OPINION: The Geneva II Syria peace talks concluded earlier this month in a sadly predictable failure, marked by the frustration of the UN-Arab League negotiator Lakhdar Brahimi, who apologised to the Syrian people for the lack of progress. The conference agreed to include terrorism and a new transitional governing body on the agenda and for there to be a third conference but, beyond that, nothing was achieved.
Responsibility for the talks’ failure has been directed at both the Syrian government and the opposition. The opposition was unrepresentative of events on the ground, where groups of varying degrees of brutality dominate. The moderate forces that began the uprising have all but been eliminated as serious participants.
The Syrian government, led by president Bashar al-Assad, senses that it’s winning the war against “terrorism” and continues to enjoy the support of a significant proportion of the Syrian population. Presidential elections on July 7 will be used by Assad to strengthen his claim to legitimacy.
Given these circumstances, Assad had no interest in considering the main issue at the Geneva II conference: his replacement.
Sharing the blame
But there are others who should accept some of the blame for failure of the talks. The Syrian conflict has become a major focus of America’s rivalry with Russia and this has complicated diplomatic efforts. America’s challenge to Russia’s interests in the region has been expressed largely in terms of regime change, which was initially raised in the communiqué of the first meeting of the Friends of Syria and has emerged as a roadblock to progress in negotiations.
The US used Iran’s refusal to endorse the communiqué because of its regime change provisions to exclude it from the conference, despite Iran’s essential role in any settlement of the conflict.
The US knows regime change is unacceptable to Russia, which demands a negotiated solution. Russia has made it clear it will not allow action in Syria that has regime change as its goal.
Russia also insists that Assad have a role in transitional arrangements. This is not necessarily out of love for Assad; Moscow would work with any sympathetic regime in Damascus. Rather, Russia fears that regime change in Syria might be pursued elsewhere, including in Iran, to the cost of Russian interests.
This does not mean that Russia is happy for the violence to continue. The longer the violence in Syria persists, the greater the risk that it will aggravate Russia’s problems in the North Caucasus region, including Chechnya. For these reasons alone, Russia has cause to seek a negotiated settlement of the civil war.
But for this to be achieved, Russia and the US need to find a basis for co-operation. Without agreement between the two powers, a solution is unlikely. Working together, the two powers can achieve much. A glimpse of the power of joint action can be gained from the agreement to remove Syria’s chemical weapons.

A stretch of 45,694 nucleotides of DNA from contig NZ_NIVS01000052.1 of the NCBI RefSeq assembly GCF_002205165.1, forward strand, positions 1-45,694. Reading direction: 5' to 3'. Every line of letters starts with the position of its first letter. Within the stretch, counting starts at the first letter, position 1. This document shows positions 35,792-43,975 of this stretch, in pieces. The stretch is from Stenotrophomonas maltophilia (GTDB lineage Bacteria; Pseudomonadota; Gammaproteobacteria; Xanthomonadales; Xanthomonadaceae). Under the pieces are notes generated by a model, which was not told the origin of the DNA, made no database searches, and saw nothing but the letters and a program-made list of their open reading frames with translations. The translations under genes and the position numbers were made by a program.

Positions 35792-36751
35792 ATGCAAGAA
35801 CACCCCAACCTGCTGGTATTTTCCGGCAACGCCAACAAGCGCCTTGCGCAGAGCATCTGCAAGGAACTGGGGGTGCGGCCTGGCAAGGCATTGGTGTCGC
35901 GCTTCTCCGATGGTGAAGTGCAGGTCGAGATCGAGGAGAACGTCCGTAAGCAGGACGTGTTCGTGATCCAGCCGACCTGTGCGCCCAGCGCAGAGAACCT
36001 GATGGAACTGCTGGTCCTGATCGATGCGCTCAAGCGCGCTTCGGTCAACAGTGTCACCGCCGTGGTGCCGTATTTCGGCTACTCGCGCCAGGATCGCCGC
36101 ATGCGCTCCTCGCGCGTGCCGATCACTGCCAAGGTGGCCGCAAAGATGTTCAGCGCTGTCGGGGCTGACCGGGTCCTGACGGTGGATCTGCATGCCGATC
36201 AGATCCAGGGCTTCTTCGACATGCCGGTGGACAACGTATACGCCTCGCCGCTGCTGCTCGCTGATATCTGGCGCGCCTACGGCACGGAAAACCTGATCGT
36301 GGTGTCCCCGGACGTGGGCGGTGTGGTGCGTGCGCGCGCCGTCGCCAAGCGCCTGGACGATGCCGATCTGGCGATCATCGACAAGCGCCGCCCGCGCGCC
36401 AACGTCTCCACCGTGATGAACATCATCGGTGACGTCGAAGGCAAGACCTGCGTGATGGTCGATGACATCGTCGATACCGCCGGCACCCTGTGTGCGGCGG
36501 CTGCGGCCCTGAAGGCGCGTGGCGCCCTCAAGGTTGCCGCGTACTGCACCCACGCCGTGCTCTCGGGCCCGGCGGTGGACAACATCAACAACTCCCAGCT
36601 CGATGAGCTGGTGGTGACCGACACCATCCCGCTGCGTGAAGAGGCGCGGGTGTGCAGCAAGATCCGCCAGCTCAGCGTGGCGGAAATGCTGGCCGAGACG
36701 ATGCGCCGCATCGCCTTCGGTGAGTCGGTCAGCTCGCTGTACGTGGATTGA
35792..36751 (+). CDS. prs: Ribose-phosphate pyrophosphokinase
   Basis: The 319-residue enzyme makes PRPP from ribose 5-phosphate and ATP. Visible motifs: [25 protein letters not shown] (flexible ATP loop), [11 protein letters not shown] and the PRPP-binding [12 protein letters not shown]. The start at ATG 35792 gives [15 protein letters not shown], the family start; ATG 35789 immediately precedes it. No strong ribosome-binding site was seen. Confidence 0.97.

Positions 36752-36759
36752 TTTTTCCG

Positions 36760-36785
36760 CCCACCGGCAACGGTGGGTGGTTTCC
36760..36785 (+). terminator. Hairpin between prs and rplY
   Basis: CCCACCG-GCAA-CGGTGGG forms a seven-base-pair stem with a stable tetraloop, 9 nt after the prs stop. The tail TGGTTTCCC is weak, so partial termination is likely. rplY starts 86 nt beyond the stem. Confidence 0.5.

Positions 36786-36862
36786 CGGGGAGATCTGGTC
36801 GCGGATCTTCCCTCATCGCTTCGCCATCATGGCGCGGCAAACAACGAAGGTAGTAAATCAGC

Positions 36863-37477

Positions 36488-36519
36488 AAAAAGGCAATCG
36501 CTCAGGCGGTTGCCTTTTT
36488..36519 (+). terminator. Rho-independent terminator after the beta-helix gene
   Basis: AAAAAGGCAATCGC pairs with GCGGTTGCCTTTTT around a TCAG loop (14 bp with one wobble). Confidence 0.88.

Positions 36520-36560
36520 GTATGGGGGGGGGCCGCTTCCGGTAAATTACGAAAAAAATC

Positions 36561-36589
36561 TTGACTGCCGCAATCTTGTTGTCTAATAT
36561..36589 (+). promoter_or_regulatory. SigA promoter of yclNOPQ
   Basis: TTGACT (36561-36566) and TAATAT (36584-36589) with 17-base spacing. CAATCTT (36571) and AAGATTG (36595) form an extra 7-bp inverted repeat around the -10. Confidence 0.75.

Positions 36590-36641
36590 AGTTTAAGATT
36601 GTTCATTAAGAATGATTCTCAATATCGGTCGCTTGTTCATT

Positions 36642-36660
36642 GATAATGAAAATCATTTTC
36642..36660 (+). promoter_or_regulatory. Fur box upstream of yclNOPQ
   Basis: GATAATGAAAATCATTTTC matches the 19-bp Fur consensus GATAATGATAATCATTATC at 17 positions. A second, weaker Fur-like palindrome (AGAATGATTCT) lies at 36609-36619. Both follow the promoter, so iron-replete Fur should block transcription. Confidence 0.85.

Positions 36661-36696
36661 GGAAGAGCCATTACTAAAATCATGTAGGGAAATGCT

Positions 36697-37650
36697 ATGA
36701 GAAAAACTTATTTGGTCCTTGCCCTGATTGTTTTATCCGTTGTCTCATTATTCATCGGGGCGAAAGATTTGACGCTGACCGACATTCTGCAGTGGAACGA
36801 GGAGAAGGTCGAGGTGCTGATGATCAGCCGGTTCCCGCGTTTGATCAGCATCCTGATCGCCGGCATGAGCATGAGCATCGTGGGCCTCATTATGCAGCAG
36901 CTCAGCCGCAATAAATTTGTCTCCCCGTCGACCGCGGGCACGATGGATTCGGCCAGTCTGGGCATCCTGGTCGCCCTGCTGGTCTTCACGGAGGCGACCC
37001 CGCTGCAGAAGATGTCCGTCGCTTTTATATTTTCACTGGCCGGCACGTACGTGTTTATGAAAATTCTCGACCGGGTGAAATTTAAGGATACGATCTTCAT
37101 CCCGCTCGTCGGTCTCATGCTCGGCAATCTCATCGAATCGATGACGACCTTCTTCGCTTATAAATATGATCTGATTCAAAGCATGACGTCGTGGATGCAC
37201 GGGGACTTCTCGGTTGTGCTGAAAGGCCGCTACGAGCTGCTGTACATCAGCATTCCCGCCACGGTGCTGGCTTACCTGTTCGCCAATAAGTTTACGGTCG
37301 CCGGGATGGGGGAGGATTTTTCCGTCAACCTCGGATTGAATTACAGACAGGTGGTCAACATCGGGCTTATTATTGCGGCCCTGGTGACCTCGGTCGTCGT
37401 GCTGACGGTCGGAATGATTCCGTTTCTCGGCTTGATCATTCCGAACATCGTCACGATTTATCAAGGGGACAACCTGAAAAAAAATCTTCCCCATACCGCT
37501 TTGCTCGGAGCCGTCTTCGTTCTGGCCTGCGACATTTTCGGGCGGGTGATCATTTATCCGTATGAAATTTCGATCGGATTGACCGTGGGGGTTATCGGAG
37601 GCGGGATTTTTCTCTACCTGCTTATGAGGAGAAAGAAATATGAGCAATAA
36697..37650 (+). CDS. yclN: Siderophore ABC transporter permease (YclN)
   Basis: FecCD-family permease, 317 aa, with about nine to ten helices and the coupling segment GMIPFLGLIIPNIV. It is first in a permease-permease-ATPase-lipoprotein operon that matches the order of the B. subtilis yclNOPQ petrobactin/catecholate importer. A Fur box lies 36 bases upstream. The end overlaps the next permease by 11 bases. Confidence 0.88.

While not of major bearing on the conflict itself, the chemical arsenal was important in Syria’s defence against Israel. Similarly, the ceasefire in Homs and the recent Security Council resolution on humanitarian access to Syria were achieved through co-operation.
Can progress be made without a US-Russia agreement?
Conversely, the failure of the Geneva II conference shows what happens when the two sides are not in agreement.
US president Barack Obama seems to have drawn a different lesson from that failure. He has increased his criticism of Russia and reportedly agreed to expand the military side of US engagement through greater involvement of the CIA and other US agencies and approving Saudi supply of advanced weaponry to extremist groups.
If true, this decision will aggravate the suffering by compelling Assad’s supporters to respond in kind. It will do nothing to force the government to change its approach.
It is of note that the Saudis and Turks now appear to be recognising the danger of the path they have been following. Recently, Saudi King Abdullah forbade any Saudi citizen to fight in Syria. He may have in mind the situation when Saudis, encouraged to fight the Russians in Afghanistan, returned home and attacked the regime.
The Turks, likewise, have begun to show concern about their policy of allowing extremist groups to control their border with Syria. Recently, they have been trying to reassert control there.
On February 13, Russia, the US and the United Nations met to overcome the lack of progress regarding the Syrian conflict.
Instead of trying to find a military solution, the US needs to take advantage of such meetings to pursue a unified diplomatic approach to end the conflict. Together, the US and Russia could change the dynamics of the civil war, especially if they chose to work through or with the UN Security Council.
Such an approach would be directed at forcing those countries supporting extremist groups – Saudi Arabia, Qatar, Kuwait and others – to end that support and to co-operate in countering the spread of extremism across the region.
It would also challenge the Syrian government’s allies – Iran and Hezbollah – to reconsider the nature of their support for the regime; steps that would lead the government to reconsider its attitude to compromise and reform.
Dr Anthony Billingsley is a Senior Lecturer in the School of Social Sciences, UNSW.